Novel coronavirus

Samples are tested for COVID-19 at the Minnesota Department of Health.

By Minnesota Public Radio, The Associated Press and The Free Press

Minnesota authorities have been bracing the public to expect more deaths linked to COVID-19.

That came into clear focus Friday as the Health Department reported four Minnesotans had died, up from two Thursday, while the number of cases jumped to 398 from 346.

All four of those who died in Minnesota were in their 80s, Health Commissioner Jan Malcolm told reporters Friday afternoon. Three had been living in group care facilities.

Gov. Tim Walz said the state has 1,268 adult ventilators on hand for intensive care cases and is working to secure more, believing they will be needed; 14 COVID-19 patients in the state remain in intensive care.

Overall, 34 people remain hospitalized in Minnesota and 180 have recovered, the state Health Department reported Friday.

The state’s first two COVID-19 deaths involved Ramsey County residents. The health department hasn’t yet released details on the two latest deaths.

South-central Minnesota cases increased from 29 to 41 in the Minnesota Department of Health’s latest update. Total cases across the state rose from 346 to 398, with 34 hospitalizations.

Blue Earth, Waseca, Le Sueur and Martin counties all had new cases. Martin County’s six newly confirmed cases brought its total to 18, the most in the region.

Le Sueur County has four new cases and 10 total. Blue Earth has one new case and seven total, while Waseca County has one new case and three total.

The new data on cases and deaths comes as officials continue to call on Minnesotans to stay home to help slow the disease’s spread. Restaurants remain takeout-only; public school buildings are shuttered now until early May.

Walz’s two-week, stay-at-home order kicks in Saturday. Rosedale, Burnsville and HarMar malls are expected to close over the weekend. The Mall of America is already closed.

Authorities said they would close vehicle services offices at the end of business Friday through April 10 to comply with Walz’s order. The state will extend expiration dates for licenses and permits set to expire in this period. Vehicle registration can be renewed online or by mail.

Also on Friday, state emergency management director Joe Kelly asked Minnesotans not to call 911 with general coronavirus questions and instead contact the state hotline at (651) 201-3920 or 1-800-657-3903 from 7 a.m. to 7 p.m. Some 911 call centers were being inundated with coronavirus calls, he said.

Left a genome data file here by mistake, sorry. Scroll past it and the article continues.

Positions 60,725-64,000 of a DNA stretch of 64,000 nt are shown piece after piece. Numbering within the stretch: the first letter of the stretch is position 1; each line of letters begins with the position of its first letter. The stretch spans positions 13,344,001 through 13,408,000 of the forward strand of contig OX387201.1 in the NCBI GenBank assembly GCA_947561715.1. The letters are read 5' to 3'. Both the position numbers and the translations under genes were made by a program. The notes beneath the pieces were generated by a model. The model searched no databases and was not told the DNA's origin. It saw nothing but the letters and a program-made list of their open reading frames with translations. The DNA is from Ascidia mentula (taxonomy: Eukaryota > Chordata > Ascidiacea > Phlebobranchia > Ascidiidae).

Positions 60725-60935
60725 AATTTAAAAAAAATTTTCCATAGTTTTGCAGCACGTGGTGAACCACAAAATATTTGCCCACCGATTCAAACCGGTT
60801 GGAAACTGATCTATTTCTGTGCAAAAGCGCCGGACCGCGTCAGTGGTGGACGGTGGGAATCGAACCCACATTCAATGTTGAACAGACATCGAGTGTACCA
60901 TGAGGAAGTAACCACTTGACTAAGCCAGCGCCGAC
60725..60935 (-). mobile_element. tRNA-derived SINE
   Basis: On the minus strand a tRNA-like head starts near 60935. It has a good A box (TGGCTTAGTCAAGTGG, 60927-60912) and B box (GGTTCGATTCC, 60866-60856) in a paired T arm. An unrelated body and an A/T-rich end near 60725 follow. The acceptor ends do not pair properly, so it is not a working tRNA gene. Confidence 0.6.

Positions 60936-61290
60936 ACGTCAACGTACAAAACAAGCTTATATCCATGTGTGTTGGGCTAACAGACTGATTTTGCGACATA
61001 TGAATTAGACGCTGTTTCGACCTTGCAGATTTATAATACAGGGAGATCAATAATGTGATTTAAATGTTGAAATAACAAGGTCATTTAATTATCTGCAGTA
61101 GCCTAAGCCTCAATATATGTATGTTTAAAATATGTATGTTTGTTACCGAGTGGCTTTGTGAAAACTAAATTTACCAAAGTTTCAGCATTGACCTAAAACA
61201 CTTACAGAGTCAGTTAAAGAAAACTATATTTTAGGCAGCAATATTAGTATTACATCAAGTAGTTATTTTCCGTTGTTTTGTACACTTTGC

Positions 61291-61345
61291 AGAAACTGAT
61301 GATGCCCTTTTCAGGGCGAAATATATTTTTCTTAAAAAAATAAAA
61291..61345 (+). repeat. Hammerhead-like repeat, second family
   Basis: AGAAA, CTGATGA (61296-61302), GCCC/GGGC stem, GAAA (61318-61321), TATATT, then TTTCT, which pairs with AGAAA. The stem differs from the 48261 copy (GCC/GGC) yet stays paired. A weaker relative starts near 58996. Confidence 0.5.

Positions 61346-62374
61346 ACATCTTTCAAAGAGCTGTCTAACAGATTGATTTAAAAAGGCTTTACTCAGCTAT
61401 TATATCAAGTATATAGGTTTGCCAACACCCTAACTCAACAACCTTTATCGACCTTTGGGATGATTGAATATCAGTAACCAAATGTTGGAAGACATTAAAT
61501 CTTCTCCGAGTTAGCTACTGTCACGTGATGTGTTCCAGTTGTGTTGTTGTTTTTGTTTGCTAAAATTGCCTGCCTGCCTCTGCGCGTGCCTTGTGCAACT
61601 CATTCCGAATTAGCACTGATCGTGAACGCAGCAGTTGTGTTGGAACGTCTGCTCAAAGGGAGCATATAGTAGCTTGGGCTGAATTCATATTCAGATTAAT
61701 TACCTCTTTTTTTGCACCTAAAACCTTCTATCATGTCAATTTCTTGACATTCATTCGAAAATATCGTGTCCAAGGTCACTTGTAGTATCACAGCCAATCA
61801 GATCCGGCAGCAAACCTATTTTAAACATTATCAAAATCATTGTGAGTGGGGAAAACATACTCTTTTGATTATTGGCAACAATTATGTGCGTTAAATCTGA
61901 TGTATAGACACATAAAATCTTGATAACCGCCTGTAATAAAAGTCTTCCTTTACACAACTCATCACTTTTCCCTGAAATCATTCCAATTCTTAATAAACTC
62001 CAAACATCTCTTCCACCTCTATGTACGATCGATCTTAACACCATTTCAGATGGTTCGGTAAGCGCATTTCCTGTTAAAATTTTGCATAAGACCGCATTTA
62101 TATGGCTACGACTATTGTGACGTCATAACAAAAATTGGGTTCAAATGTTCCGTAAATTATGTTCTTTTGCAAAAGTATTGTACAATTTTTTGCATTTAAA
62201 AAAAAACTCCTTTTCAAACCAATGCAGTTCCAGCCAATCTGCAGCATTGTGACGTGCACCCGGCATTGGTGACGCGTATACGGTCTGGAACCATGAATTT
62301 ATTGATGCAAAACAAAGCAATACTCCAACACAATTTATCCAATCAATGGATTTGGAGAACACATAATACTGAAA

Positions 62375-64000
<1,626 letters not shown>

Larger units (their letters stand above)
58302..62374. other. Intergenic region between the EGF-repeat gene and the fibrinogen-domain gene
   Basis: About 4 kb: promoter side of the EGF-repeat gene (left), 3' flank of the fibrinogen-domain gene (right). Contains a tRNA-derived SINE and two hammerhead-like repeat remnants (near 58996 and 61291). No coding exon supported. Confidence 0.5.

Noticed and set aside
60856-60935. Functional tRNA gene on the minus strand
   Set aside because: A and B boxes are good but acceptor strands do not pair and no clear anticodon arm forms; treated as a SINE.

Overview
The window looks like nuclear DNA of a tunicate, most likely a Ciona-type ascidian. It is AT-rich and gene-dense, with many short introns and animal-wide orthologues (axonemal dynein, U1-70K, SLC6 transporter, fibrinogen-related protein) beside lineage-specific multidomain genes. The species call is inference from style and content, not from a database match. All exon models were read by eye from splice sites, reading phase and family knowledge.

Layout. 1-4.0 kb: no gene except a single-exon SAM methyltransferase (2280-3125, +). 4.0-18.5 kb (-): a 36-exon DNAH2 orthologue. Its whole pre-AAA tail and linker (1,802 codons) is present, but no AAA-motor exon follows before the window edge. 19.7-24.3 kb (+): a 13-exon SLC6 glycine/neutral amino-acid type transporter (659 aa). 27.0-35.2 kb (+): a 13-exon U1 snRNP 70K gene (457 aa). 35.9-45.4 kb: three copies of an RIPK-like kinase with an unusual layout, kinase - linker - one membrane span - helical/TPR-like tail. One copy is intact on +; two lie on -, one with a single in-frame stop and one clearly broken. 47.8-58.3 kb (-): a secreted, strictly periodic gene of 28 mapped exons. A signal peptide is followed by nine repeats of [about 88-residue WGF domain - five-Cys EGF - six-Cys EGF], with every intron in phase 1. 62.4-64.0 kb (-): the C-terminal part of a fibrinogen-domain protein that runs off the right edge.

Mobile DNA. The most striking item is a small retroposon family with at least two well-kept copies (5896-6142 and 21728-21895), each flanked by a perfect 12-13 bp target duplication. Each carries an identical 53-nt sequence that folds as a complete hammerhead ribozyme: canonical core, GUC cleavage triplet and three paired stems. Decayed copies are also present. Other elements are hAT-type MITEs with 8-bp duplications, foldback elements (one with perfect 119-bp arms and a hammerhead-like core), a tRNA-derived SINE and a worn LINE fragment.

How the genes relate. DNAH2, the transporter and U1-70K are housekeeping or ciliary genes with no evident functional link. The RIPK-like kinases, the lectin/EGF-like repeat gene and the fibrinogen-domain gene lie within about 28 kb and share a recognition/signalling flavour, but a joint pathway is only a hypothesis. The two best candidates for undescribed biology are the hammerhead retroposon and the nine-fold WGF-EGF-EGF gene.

Besides working to slow the spread of the coronavirus so it doesn’t overwhelm the health care system, state leaders are trying to confront the economic toll created by tens of thousands of Minnesotans thrown out of work. About 28 percent of working Minnesotans will be temporarily jobless the next couple of weeks.

The Legislature on Thursday approved $330 million in relief on top of the $200 million it approved earlier this month to bolster the health care system.

The new package includes $200 million to cover state agency costs, plus money for small businesses; child care providers that stay open to care for the children of health care and emergency workers; aid to local governments and tribes; money for food banks; aid to veterans and surviving spouses; and shelter for the homeless.

The New House Republican Caucus, including Rep. Jeremy Munson, R-Lake Crystal, voted against the package.

But lawmakers couldn’t agree on everything that was proposed in the private conference calls that shaped the bill. Some ideas could find a home in a future aid package.

In an interview, Democratic House Speaker Melissa Hortman listed guarantees that hourly school workers would get paid while schools are closed, help for affected renters on top of the governor’s freeze on evictions, a presumption that first responders who catch COVID-19 got it on the job and should qualify for workers compensation, and flexibility for the courts on statutes of limitations and rights to speedy trials.

Republicans, and some Democrats, said they want to see more aid to help small businesses stay alive. This bill was Phase 2 and there needs to be a Phase 3, Senate Majority Leader Paul Gazelka, R-Nisswa, told reporters. Business property tax relief, delays in sales tax payments and fee waivers should be part of that, he said.

The governor and others are urging Minnesotans not to head for their cabins in greater Minnesota to ride out the pandemic, warning that could overwhelm rural stores and hospitals if people get sick in lake country or spread the virus there.

He’s also said that while he hopes the Minnesota State Fair will go on as planned in late August and early September, it’s still too early to make a definitive call.

He is also worried about the spread of hate. Reports are rising about Minnesotans of Asian descent being targeted for hate speech or discrimination in the state, apparently because of the outbreak’s reported origin in China. Walz said Thursday that Minnesotans are better than that.

Malcolm and Walz on Friday also faced questions about the computer models officials have been using to chart a course for the state through the pandemic. Walz had said previously the modeling projected more than 70,000 Minnesotans would die if nothing were done to check the spread.

Asked what the current projections showed given the stay-home efforts and other measures, the governor and health commissioner demurred.

“I know there will be more deaths,” Walz said. “It’s agonizing, and I find it unacceptable … unfortunately, there will be more of that.”

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